Scam Alert: "Neighbor spoofing" Phone Calls
A new phone scam warning was issued by the Better Business Bureau (BBB) where scammers contact people by telephone, manipulating the Caller ID number to appear to be a local number. In many instances, it is a random number with the same area code and first three digits the same as your own phone number. There have also been reports that the scammers make the call appear to originate from a state agency.
For phone scams to be successful, scammers need people to pick up the phone so they can initiate the conversation. Neighbor spoofing uses a spoofed caller ID to trick a person into thinking somebody local, possibly even someone they know, is calling. Answering one of these caller ID-spoofed calls will indicate to the robocaller that you have an active phone line. Active phone lines are valuable to phone scammers and will often put you on what is referred to as a “sucker list,” potentially opening your phone line up to more scam calls.
Here are a few BBB tips to help identify and handle “neighbor spoofing” phone calls:
- Avoid answering calls from phone numbers you don’t recognize, even if they appear to be local. If it’s important, the caller will leave a message.
- If your own phone number is used in a caller ID spoof call, you may receive calls and messages from people asking why you called them in the first place. This can lead to a lot of confusion between the two parties, but knowing your own number can be used by scammers may help explain the situation.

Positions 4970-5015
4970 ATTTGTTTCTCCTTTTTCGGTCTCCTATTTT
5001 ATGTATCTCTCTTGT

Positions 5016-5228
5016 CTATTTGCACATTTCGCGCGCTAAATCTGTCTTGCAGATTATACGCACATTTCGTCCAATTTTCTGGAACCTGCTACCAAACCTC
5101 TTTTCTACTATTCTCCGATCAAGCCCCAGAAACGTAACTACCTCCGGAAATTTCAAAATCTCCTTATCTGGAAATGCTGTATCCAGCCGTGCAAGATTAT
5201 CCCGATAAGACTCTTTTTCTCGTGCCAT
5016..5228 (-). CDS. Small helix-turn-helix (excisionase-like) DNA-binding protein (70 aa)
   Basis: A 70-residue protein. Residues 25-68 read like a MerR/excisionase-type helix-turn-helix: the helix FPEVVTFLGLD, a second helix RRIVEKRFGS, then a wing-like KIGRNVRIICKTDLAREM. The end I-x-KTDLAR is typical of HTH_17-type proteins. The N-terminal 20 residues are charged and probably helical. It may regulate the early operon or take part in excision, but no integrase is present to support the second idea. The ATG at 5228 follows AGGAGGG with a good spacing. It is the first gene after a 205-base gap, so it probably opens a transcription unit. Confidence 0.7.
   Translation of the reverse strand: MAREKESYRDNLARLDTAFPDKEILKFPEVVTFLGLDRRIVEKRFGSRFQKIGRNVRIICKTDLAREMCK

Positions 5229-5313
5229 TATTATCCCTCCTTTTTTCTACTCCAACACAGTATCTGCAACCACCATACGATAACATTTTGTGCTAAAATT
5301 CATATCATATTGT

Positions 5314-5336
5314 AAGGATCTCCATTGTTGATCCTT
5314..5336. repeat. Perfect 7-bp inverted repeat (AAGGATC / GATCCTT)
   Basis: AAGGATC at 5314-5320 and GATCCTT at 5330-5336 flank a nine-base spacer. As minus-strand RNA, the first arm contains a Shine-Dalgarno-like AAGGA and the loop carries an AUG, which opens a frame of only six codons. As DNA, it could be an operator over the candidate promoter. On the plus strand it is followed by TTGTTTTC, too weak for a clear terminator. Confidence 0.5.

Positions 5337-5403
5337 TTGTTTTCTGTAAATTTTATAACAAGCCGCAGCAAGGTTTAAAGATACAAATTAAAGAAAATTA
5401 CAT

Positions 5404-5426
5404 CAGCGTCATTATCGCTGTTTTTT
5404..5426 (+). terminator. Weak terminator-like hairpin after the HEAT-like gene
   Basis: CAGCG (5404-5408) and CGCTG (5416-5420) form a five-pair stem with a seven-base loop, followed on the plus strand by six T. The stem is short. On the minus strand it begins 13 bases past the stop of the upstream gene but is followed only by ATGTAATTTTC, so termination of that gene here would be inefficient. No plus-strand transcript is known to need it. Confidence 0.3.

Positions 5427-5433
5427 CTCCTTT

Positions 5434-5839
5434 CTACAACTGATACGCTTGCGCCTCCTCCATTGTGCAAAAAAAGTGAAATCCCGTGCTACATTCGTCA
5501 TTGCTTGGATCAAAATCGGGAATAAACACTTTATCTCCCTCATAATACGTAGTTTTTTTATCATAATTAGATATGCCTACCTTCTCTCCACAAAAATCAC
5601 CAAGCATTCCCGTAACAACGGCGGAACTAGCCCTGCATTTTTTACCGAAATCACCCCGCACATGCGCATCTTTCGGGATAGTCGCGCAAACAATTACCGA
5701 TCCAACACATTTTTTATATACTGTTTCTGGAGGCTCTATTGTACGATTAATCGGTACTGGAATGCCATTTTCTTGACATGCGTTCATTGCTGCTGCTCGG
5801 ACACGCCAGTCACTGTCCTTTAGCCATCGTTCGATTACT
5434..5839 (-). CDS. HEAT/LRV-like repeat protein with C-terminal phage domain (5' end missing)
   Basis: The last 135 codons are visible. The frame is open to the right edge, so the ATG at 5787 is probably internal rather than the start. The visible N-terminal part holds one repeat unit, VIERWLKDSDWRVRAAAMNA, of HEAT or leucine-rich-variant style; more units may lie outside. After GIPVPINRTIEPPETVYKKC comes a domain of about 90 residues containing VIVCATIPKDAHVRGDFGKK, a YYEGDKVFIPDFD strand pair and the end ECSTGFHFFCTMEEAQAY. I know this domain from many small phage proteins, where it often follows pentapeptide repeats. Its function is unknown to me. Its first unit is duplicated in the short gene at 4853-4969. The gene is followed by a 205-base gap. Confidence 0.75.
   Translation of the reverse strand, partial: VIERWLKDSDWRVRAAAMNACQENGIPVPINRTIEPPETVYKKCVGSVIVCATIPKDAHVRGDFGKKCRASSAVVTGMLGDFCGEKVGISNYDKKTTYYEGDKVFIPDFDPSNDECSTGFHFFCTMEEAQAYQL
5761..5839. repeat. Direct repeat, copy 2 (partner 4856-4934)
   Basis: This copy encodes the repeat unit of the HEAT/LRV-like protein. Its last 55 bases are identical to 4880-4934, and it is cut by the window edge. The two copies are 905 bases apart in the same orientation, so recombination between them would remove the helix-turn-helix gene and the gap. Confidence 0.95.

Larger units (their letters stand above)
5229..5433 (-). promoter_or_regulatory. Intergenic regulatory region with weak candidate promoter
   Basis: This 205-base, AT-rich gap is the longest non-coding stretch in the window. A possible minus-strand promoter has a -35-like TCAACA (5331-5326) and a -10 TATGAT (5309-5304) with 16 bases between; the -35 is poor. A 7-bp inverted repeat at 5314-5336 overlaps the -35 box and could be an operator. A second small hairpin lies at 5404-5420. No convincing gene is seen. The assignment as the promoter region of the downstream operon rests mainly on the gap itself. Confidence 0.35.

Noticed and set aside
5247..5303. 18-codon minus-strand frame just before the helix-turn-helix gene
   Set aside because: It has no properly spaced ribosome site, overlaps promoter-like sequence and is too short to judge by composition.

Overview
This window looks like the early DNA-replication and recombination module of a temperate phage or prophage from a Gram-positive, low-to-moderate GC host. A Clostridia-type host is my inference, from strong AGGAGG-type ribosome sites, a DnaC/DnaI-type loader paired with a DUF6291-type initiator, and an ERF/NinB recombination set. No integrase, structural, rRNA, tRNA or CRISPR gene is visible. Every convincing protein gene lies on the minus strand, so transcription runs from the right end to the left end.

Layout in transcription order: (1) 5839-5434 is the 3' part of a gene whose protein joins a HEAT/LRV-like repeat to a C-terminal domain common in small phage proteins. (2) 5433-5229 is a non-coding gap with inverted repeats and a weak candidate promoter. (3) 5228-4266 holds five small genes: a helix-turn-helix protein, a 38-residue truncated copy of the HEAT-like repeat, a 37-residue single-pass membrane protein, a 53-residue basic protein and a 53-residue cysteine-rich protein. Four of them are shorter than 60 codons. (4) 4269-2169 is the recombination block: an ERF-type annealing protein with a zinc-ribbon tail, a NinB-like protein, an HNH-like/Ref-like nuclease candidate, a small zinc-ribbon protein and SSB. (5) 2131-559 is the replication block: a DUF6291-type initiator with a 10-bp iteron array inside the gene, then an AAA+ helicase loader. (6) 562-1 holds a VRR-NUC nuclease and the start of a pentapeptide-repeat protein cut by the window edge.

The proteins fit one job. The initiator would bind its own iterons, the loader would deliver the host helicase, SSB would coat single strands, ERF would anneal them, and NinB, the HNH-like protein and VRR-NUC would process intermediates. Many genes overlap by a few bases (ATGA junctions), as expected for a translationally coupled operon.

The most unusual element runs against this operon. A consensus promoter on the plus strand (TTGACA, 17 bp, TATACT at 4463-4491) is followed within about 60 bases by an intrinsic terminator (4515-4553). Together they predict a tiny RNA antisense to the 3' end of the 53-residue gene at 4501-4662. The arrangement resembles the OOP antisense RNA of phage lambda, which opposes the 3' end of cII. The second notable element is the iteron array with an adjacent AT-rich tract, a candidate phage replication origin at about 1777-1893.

- Be aware that phone numbers of local businesses, including doctor’s offices and/or insurance agents, may appear to be calling you. If you’re not certain whether the call is legitimate or a spoof, hang up and dial the known phone number for the contact to verify the communication, especially if personal and/or financial information is being requested.
- There are call blocking apps that may help decrease the amount of spam calls, including those using a spoof caller ID. Your phone carrier may also provide a similar service or offer advice.
- Make sure your phone number is on the National Do Not Call Registry. Though it is unlikely to prevent most phone scam calls, it will help to reduce calls received from legitimate telemarketers, which can be helpful in screening fraudulent calls.
If you receive a robocall where the Caller ID indicates that the call originates from the Texas Board of Nursing (BON), hang up. The BON does not utilize any robocall technology in contacting nurses or nurse candidates. Scammers change their tactics frequently so you should remain vigilant in safeguarding your personal information. Board staff will continue to provide information on new scam techniques as it becomes available. For more information on “neighbor spoofing”, visit: https://www.bbb.org/article/news-releases/16670-a-new-kind-of-phone-scam-neighbor-spoofing#:~:text=In%20many%20instances%2C%20it%20is%20a%20random%20number,business%20or%20person%20with%20whom%20you%E2%80%99ve%20previously%20communicated